Now that the pace issue has been resolved, now one starts to notice just how... Good everything feels. The sound of the whip sounds like an actual leather whip, with sharp sounds to go with it. With each hit on an enemy, the whip makes a satisfying SNAP. True to Castlevania fashion, the whip is hardly the fastest, and so attacks must be carefully timed to have time to dodge and run when needed. The flow of such comes to you quite quickly, and even after years of playing it, I still don't tire of even just the default whip.
But even if you don't like it, here we come to the second best part of the game: The magic system. Magic in Symphony of the Night was more of a fighting game affair, with you punching in an arrow and button combination to fling out your spells. Circle of the Moon changes that out entirely with the DSS system. (what that stands for I don't know) Your magic is done by having two magic cards selected; a spell and an elemental card. For example, the very first cards you're going to get 95% of the time are Mercury and Salamander. Mercury is a spell card, and Salamander is an elemental card. Mercury has the effect of enhancing your whip. Since Salamander is a fire card, these two combined add a fire attribute to your whip.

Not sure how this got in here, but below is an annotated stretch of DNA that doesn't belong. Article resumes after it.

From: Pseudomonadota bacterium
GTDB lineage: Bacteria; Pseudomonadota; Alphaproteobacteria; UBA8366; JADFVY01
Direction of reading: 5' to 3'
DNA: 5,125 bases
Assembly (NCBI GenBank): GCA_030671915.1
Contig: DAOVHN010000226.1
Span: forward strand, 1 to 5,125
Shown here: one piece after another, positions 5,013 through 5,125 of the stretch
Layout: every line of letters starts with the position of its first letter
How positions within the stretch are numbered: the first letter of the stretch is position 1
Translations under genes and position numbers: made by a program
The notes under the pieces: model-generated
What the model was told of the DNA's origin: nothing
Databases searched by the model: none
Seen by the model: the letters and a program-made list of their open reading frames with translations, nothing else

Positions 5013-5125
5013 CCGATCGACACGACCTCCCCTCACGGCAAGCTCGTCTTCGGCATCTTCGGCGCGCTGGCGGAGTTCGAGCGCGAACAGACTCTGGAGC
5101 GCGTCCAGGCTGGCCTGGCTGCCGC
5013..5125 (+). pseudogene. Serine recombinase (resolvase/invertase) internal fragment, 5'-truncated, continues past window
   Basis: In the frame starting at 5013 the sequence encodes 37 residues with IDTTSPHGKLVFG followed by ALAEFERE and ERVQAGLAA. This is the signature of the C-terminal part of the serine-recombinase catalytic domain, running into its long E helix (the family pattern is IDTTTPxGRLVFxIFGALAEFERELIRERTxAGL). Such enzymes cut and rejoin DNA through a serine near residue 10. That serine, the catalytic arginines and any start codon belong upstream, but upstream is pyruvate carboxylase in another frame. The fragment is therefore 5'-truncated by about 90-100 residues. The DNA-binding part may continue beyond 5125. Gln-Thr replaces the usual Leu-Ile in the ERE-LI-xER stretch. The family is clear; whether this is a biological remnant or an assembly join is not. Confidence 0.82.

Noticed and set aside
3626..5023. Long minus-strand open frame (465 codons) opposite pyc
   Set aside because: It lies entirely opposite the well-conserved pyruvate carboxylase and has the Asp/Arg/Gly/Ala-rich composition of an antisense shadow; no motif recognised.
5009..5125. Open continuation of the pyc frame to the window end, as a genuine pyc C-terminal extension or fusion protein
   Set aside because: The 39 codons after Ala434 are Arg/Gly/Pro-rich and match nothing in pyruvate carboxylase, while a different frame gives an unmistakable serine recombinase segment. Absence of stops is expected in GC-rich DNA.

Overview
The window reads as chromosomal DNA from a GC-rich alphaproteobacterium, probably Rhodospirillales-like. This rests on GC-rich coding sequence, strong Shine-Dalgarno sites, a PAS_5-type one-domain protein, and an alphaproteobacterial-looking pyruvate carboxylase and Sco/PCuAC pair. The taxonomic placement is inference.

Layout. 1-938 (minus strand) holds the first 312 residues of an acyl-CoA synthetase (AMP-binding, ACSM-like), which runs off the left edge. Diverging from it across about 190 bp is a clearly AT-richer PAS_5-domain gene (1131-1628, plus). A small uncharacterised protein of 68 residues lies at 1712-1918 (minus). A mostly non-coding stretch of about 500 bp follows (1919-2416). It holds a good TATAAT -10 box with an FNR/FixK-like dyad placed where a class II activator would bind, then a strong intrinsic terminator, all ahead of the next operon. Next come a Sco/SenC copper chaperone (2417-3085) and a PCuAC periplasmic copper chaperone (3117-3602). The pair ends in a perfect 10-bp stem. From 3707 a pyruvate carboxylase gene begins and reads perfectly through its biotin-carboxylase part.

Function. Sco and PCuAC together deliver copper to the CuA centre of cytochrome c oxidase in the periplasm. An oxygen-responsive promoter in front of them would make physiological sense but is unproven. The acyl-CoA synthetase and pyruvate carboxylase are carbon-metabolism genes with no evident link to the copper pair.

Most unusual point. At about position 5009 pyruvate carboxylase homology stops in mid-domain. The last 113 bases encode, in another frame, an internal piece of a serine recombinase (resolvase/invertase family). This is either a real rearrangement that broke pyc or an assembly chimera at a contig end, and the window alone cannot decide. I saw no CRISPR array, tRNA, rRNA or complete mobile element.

As you play through the game, you'll be getting more of these cards. Once you start collecting a large amount of them, the game gets very very very fun. The Mars card in particular brings some very nice effects onto the table, and mixes nicely with nearly every elemental card. As you gain more and more cards, each new card you get can be mixed with something else. Later in the game, it's VERY much a great thrill to finally get a new card. And once you beat the game, you can start a new one in Magician mode, which starts you off with ALL of the cards and a gigantic mana pool. To balance, it drops your hit points and your strength to near-nothing, which makes the rest of the entire game need a completely different set of tactics than you used the first time around.
Per the Castlevania standard, the music here is fantastic. Most of the songs are new creations that fit the theme of the game wonderfully, and every so often you'll catch a great cover of a classic Castlevania song. Personally, some of the new songs in Circle of the Moon rank easily high up in my top ten favourite Castlevania tunes, and a lot of modern covers of the songs are extremely catchy now that they're 'free' from the rather poor music synth of the Gameboy Advance.
Sadly, Circle of the Moon has not recieved a modern port or re-release, so getting a hold of a copy can get tricky and/or expensive. Ebay would be your best bet.
Yeesh. That was a big'un. The articles to follow are likely to be much shorter than this one, since they aren't so much of a mixed bag as Circle of the Moon is.